Israel’s first king, Saul, establishes a small empire, which gives him the opportunity to settle an old score. Centuries earlier, during the Israelites’ exodus from Egypt, the Amalekites had harassed them, and God commanded the Israelites to ‘wipe out the name of Amalek.’ So when the judge Samuel anoints Saul as a king, he reminds Saul of the divine decree: ‘Now go and smite Amalek, and utterly destroy all that they have, and spare them not; but slay both man and woman, infant and suckling, ox and sheep, camel and ass.’ Saul carries out the order, but Samuel is furious to learn that he has spared their king, Agag. So Samuel ‘hewed Agag to pieces before the Lord.’


When David becomes king, he keeps up his hard-earned reputation for killing by the tens of thousands. After his general Joab ‘wasted the country of the children of Ammon,’ David ‘brought out the people that were in it, and cut them with saws, and with harrows of iron, and with axes,’ Finally he manages to do something that God considers immoral: he orders a census. To punish David for this lapse, God kills seventy thousand of his citizens.


The Bible depicts a world that, seen through modern eyes, is staggering in its savagery. People enslave, rape, and murder members of their immediate families. Warlords slaughter civilians indiscriminately, including the children. Women are bought, sold, and plundered like sex toys. And Yahweh tortures and massacres people by the hundreds of thousands for trivial disobedience or for no reason at all. These atrocities are neither isolated nor obscure, They implicate all the major characters of the Old Testament, the ones that Sunday-school children draw with crayons. And they fall into a continuous plotline that stretches for millennia, from Adam and Eve through Noah, the patriarchs, Moses, Joshua, the judges, Saul, David, Solomon, and beyond. According to the biblical scholar Raymund Schwager, the Hebrew Bible ‘contains over six hundred passages that explicitly talk about nations, kings, or individuals attacking, destroying and killing others. … Aside from the approximately one thousand verses in which Yahweh himself appears as the direct executioner of violent punishments, and the many texts in which the Lord delivers the criminal to the punisher’s sword, in over one hundred passages Yahweh expressly gives the command to kill people. Matthew White, a self-described atrocitologist who keeps a database with the estimated death tolls of history’s major wars, massacres, and genocides, counts about 1.2 million deaths from mass killing that are specifically enumerated in the Bible. (He excludes the half million casualties in the war between Judah and Israel described in 2 Chronicles 13 because he considers the body count historically implausible.) The victims of the Noachian flood would add another 20 million or so to the total.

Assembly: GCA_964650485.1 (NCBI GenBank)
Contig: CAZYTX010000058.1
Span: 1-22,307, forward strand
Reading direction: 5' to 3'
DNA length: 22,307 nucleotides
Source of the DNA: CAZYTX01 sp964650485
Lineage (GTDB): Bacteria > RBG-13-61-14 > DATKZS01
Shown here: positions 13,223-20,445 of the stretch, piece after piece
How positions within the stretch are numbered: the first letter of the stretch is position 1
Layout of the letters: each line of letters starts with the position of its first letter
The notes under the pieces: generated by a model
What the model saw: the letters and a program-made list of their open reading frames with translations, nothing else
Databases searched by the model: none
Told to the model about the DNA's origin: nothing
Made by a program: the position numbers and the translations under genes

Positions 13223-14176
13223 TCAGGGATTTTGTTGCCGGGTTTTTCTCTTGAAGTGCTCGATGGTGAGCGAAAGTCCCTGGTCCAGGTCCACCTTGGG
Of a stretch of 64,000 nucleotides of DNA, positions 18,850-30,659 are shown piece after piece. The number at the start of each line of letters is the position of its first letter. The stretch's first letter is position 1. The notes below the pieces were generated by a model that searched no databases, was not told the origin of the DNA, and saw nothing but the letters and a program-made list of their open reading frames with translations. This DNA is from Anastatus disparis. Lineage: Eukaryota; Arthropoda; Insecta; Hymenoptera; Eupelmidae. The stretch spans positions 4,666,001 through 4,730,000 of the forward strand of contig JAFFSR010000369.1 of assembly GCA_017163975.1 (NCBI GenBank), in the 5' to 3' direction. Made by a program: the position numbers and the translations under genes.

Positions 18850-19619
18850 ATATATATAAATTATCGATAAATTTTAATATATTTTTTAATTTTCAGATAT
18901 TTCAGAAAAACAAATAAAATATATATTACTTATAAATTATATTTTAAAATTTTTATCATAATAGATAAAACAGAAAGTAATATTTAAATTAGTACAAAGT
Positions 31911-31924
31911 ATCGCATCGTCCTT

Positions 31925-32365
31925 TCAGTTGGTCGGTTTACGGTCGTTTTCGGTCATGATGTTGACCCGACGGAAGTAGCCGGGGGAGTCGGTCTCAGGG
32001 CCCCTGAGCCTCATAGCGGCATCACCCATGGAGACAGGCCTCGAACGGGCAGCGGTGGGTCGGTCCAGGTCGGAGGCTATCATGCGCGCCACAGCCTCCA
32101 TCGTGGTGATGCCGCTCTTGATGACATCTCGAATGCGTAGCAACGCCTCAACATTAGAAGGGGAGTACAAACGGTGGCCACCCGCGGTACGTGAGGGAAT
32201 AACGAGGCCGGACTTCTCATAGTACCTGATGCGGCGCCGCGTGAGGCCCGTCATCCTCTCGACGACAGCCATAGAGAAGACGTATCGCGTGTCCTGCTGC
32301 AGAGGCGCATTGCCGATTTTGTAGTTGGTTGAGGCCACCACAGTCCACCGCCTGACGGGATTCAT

In this article, Holocaust denier Carlo Mattogno is quoted as follows:
An Italian writer troubled himself to count the number of persons exterminated according to the Bible by virtue of the “cherem”: 2,120,182. The biblical Jehudim were therefore real forerunners of the Einsatzgruppen, actually even worse, because besides men, women and children, they even exterminated the animals! Is pointing this out “anti-Semitic” too?

The tone, context and author of this comment are despicable, for sure. But it cannot be gainsaid that, for instance, the following passages of Deuteronomy 20:
13“When the LORD your God gives it into your hand, you shall strike all the men in it with the edge of the sword. 14 “Only the women and the children and the animals and all that is in the city, all its spoil, you shall take as booty for yourself; and you shall use the spoil of your enemies which the LORD your God has given you. 15 “Thus you shall do to all the cities that are very far from you, which are not of the cities of these nations nearby. 16 “Only in the cities of these peoples that the LORD your God is giving you as an inheritance, you shall not leave alive anything that breathes. 17 “But you shall utterly destroy them, the Hittite and the Amorite, the Canaanite and the Perizzite, the Hivite and the Jebusite, as the LORD your God has commanded you, 18 so that they may not teach you to do according to all their detestable things which they have done for their gods, so that you would sin against the LORD your God.

read very much like Heinrich Himmler’s words in his Posen speech of 6 October 1943: